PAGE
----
Despite the fact women have a longer average life expectancy than men, they often have much smaller pensions to live off.
This may be because they’ve taken a career break to have children and stopped pension contributions during this time, or because they’ve earned less. According to new research by lifetime mortgage lender More2Life, on average, men aged 54-64 expect to receive a retirement income before tax which is £5,964 higher than their female partner when they stop working. Single men also expect higher retirement incomes with those over the age of 55, typically receiving around £3,750 more a year than single women of the same ageSeparate research by insurer Sun Life found that Men over 50 are more likely to save regularly than women and have almost £44,000 more saved than women of the same age. Over half of women over 50 (51%) don’t think they have enough cash for retirement compared to 40% of men.
Ways women can boost their retirement savings
If you’re worried you don’t have enough put away for the future, there are ways to give your retirement savings a boost.
1) Join your company pension scheme
Under the government’s auto-enrolment scheme, most employees are automatically signed up to their company’s pension scheme, unless their income is less than £10,000. However, if your earnings are below this threshold, perhaps because you’re working part-time, you can still join your company scheme and benefit from employer contributions and tax relief on money both you and they have paid in. Your employer must pay into your pension if you earn between £6,240 and £10,000. If you earn less than £6,240 they aren’t required to contribute.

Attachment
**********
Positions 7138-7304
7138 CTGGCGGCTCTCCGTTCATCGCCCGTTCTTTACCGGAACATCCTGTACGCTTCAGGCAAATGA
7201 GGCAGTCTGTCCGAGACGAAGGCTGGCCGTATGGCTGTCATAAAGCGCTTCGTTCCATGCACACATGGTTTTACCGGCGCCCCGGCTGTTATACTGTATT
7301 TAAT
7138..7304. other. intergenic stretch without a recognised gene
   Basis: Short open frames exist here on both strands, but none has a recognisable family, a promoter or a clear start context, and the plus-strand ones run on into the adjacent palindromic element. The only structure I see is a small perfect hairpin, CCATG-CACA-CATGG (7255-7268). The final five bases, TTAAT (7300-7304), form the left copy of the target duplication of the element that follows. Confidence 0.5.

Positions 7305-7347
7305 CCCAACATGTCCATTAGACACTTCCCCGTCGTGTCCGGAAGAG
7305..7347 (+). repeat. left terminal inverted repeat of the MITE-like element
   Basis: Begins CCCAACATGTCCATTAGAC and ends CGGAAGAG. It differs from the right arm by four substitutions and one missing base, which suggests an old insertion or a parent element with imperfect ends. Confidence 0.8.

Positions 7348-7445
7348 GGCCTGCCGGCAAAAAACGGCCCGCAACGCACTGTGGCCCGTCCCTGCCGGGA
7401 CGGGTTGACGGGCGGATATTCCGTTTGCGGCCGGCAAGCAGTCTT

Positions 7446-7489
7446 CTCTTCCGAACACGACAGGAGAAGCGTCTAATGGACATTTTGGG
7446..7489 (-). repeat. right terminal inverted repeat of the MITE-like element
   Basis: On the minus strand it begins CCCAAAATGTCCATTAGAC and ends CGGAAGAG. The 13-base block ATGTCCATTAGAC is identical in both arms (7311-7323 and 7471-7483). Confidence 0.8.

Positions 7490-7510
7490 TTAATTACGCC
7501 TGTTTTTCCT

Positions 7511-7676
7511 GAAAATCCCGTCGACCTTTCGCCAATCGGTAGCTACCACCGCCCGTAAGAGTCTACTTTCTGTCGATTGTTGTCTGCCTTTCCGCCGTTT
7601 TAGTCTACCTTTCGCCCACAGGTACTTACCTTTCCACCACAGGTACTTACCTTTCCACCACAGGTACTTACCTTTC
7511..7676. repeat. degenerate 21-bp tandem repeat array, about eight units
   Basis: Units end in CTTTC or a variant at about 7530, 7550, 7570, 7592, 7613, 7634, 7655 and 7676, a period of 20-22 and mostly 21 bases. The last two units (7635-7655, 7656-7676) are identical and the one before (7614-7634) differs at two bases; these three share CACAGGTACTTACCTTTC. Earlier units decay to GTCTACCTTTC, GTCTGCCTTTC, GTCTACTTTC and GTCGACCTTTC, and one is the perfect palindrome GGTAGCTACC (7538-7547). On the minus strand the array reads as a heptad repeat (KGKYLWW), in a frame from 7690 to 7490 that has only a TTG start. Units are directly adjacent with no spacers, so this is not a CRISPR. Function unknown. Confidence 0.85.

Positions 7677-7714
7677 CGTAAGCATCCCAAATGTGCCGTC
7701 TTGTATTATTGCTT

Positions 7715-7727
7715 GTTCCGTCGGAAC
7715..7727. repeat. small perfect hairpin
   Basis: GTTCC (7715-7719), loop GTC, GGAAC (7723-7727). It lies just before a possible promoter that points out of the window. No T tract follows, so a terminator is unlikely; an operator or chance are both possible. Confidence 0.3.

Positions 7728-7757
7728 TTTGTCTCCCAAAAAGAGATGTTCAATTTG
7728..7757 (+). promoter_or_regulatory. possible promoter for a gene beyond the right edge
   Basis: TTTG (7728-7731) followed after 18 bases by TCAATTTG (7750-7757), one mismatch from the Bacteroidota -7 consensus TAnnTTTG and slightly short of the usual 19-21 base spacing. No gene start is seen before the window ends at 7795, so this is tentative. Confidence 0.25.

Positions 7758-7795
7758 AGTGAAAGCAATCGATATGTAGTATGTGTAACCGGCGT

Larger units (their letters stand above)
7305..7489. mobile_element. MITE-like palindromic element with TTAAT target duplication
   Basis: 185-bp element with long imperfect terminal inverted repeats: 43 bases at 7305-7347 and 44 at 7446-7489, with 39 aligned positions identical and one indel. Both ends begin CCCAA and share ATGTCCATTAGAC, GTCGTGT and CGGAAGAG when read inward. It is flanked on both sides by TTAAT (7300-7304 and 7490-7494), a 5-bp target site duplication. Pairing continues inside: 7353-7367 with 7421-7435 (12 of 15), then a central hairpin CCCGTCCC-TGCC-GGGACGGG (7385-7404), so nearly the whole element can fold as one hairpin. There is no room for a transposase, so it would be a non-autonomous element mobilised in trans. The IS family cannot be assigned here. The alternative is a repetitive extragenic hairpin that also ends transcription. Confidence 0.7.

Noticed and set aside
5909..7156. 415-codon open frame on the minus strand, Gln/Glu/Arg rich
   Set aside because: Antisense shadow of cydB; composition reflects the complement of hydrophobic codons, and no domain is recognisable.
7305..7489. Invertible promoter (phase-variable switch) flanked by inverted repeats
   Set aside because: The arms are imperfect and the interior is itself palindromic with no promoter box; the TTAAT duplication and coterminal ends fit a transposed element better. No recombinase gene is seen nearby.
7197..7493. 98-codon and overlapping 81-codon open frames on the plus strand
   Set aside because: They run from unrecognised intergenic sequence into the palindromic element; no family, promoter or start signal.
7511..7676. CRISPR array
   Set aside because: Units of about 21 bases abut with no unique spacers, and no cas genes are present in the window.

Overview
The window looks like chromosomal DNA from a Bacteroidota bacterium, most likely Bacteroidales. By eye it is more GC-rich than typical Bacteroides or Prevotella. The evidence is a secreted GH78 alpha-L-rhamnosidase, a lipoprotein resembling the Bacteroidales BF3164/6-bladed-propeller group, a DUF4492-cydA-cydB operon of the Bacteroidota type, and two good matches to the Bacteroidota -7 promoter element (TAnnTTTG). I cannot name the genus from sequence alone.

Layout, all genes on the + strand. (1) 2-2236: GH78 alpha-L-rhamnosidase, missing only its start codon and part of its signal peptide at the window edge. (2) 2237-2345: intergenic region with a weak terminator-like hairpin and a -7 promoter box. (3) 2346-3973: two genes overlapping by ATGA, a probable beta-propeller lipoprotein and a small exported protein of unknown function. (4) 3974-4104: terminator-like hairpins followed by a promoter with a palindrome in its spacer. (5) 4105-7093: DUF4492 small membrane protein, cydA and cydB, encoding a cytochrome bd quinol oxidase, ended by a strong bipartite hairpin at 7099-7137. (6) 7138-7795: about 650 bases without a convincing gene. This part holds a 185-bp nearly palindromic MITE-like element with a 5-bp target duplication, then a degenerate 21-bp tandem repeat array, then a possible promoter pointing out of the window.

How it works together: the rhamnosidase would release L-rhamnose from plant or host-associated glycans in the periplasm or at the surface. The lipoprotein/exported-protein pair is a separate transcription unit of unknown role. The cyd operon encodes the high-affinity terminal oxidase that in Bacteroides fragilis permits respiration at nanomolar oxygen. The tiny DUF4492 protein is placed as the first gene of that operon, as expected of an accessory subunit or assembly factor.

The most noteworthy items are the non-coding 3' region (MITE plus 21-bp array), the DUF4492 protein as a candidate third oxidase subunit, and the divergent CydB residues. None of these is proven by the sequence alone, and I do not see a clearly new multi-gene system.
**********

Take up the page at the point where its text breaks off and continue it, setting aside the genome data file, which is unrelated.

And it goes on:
- You could transfer your old pension into a new arrangement that would then give you these new freedoms, the question is, should you? Find out more
If you don’t have access to an employer’s pension scheme, maybe because you work for yourself, you can still pay into to a personal pension and benefit from tax relief on your contributions.
2) Review existing pensions
Check your existing pension savings to make sure your money is working as hard as it possibly can for you, and that you’re not paying more than you need to in charges
Your contributions will often go into a one-size-fits-all ‘default fund’, but your pension provider might offer different funds which might suit you better.If you’re not sure where to invest your pension savings, seek professional financial advice.
3) Check you for any lost pensions
if you’ve had lots of different jobs over the years and signed up for a company pension each time, or you’ve moved home and perhaps didn’t let you pension provider know your new address.
If you think you could have any pensions you’ve forgotten about, the Government’s free Pension Tracing Service, may be able to help you find contact details for the providers they’re held with.
4) Claim your State Pension
You don’t get paid your State Pension automatically when you reach retirement – it’s up to you to claim it. The new State Pension is £164.35 a week, but to receive this maximum amount, you will need to have made 35 years’ worth of National Insurance Contributions.
If you’re missing some NI qualifying years, and if you can afford to, you can buy up to 10 extra years’ contributions at a cost of £795 for each full extra year. Buying one extra year will boost your State Pension by around £250 a year.
You might decide to delay receiving your State Pension so you can receive a higher pension later. For each year you defer, you’ll get an increase of around 5.8% in your State Pension.